Part 2 features the wise counsel of Catholic Answers' Mark Shea, whose experience as commentator and blogger makes him keenly aware of the great potential and the pitfalls of Internet communication—citing comboxes, for example, as a way to interact with people who may have a very negative view of the Church, but who can be educated and possibly transformed by learning more about the Church's consistent message. (I took some comfort in Shea's casual approach to blogging, noting that by its very nature, it's more hastily assembled than a book: "It ain't world peace," Shea says, "but it's still good.") Taylor Marshall, whose popular blog Canterbury Tales always offers a new look at a saint or a scripture, talks about using new media to unwrap ancient truths. And Fr. Dwight Longenecker, convert and author whose faith journey took him from fundamentalism to the Anglican priesthood and finally to Catholicism, offers insights into how to communicate with readers from other faith traditions.

Community is the focus in Part 3. There Scot Landry, secretary of Catholic Media and host of "The Good Catholic Life" on Catholic radio in Boston, and Matt Warner, creator of the Fallible Blogma and TweetCatholic blogs, present some helpful tips for readers who work with dioceses and parishes. And Lisa Hendey of discusses the expanding online community and the social nature of the Catholic blogosphere.

Capping it off, Part 4 tackles "New Media and the Common Good." Here, two uber-bloggers—Thomas Peters of American Papist and Shawn Carney of 40 Days For Life—discuss how the new media can help for good, by advancing Catholic social teaching. Peters' highly successful blog frequently covers political events. Wielding considerable influence among his Catholic readers, Peters is able to mobilize his audience to contact their Congressmen or to thank a bishop or to sign a petition or to express themselves in the voting booth. Shawn Carney is the co-founder of the world's largest pro-life organization, 40 Days For Life. The organization—which began with just a few people gathered for prayer in central Texas—grew and spread through use of new media tools such as Facebook and free webinars.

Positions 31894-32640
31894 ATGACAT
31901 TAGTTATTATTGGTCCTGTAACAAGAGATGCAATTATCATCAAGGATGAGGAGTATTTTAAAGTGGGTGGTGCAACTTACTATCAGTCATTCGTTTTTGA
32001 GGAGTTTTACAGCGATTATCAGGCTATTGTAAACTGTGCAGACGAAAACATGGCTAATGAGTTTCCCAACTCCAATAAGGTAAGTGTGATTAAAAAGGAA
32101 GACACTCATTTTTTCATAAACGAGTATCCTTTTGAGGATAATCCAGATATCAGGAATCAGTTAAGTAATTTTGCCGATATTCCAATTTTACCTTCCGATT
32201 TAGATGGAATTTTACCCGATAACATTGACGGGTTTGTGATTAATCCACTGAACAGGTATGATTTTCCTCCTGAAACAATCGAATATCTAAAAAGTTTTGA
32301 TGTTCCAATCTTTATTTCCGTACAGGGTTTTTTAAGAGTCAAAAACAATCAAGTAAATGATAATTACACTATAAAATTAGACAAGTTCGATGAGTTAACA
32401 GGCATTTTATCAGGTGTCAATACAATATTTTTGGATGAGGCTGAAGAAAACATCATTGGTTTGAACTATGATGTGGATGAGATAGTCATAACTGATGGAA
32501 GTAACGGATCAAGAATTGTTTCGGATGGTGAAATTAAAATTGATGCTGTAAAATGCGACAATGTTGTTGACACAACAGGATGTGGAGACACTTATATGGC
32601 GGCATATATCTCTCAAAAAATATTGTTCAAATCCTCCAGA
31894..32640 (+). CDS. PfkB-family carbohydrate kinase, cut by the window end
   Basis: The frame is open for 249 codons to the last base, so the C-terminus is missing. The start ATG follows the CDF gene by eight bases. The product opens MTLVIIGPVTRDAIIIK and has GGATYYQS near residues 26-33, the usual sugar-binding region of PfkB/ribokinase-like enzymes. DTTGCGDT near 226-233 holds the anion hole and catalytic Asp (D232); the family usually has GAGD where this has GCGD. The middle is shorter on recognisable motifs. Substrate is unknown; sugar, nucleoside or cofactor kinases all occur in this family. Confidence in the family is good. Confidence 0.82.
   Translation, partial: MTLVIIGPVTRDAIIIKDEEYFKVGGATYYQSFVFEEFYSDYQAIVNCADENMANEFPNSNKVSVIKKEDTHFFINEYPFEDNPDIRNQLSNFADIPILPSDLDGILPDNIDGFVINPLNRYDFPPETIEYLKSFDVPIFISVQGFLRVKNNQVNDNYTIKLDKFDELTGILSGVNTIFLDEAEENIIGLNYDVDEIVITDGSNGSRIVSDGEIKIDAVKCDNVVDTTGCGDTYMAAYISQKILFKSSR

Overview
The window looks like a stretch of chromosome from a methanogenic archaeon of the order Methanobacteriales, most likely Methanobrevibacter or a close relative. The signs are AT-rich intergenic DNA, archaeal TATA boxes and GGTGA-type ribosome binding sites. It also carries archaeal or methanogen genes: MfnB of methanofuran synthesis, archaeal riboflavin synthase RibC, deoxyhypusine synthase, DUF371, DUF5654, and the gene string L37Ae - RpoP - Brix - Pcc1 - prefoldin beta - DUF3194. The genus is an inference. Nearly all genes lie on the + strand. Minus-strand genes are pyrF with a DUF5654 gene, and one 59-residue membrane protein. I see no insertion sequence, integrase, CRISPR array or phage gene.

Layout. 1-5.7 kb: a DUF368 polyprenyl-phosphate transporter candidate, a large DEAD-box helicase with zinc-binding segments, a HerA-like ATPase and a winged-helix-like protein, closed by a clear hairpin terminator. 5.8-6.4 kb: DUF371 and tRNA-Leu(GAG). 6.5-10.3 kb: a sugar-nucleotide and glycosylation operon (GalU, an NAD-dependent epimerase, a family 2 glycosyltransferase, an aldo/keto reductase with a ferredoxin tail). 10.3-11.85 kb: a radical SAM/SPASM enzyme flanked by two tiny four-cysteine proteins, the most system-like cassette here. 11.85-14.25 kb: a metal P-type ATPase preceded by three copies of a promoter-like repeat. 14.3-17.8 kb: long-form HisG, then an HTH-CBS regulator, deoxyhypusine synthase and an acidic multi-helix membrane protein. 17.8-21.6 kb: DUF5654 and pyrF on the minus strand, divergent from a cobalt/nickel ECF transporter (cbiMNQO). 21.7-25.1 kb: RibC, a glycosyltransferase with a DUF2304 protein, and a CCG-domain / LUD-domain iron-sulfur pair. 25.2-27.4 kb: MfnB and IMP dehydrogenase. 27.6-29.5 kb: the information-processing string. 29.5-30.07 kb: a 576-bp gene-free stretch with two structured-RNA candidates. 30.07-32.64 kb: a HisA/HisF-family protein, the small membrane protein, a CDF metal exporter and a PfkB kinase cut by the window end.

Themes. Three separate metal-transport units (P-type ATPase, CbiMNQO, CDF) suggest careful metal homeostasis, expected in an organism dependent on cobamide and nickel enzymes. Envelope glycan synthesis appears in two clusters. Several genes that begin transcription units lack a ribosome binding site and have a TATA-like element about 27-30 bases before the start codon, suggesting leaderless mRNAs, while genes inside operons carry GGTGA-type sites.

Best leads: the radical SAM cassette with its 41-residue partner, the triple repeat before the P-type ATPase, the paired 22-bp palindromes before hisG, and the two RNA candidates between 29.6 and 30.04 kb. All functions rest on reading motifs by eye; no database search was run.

The Church and New Media is a smorgasbord of great ideas, a valuable resource for newbies and experienced bloggers alike. It sent me back to the keyboard to promote my own blog via some of the new media outlets I'd neglected. I've explored websites new to me, soaked up advice and inspiration from long-time writers, committed to participating more fully in the online Catholic community, and identified potential new readers.

Vogt warns about negative effects of new media, such as information overload and online relativism. Despite these and other negative consequences, the new media inspire an explosion of renewed opportunities for evangelization, faith formation, inter-faith dialogue, and even vocations.

Having said that, there is one easy fix I'd like to see addressed in the second edition. I'd have appreciated a clearer delineation between the main chapters and the numerous inset boxes. Granted, I do most of my reading late at night through bleary eyes, but I found that I often slipped from the main essay into a sidebar without realizing it, and then stumbled to figure out in whose voice a particularly helpful box was written. The dozens of sidebars were a valuable addition to the book, but had they been printed on a shaded background, for example, or in a different font, it would have been easier to understand where one writer stopped and another started.

Oh, and one more excellent thing! As if the exhaustive tips and techniques offered in The Church and New Media aren't enough, the book's companion website includes a resources page that organizes 156 (yep, count 'em, 156!!) additional links. There you can find additional articles, videos, presentations, tutorials, and more, all designed to help parishes achieve an effective presence in the blogosphere. Check it out here.

Read an interview with Brandon Vogt on The Church and New Media at the Patheos Book Club here.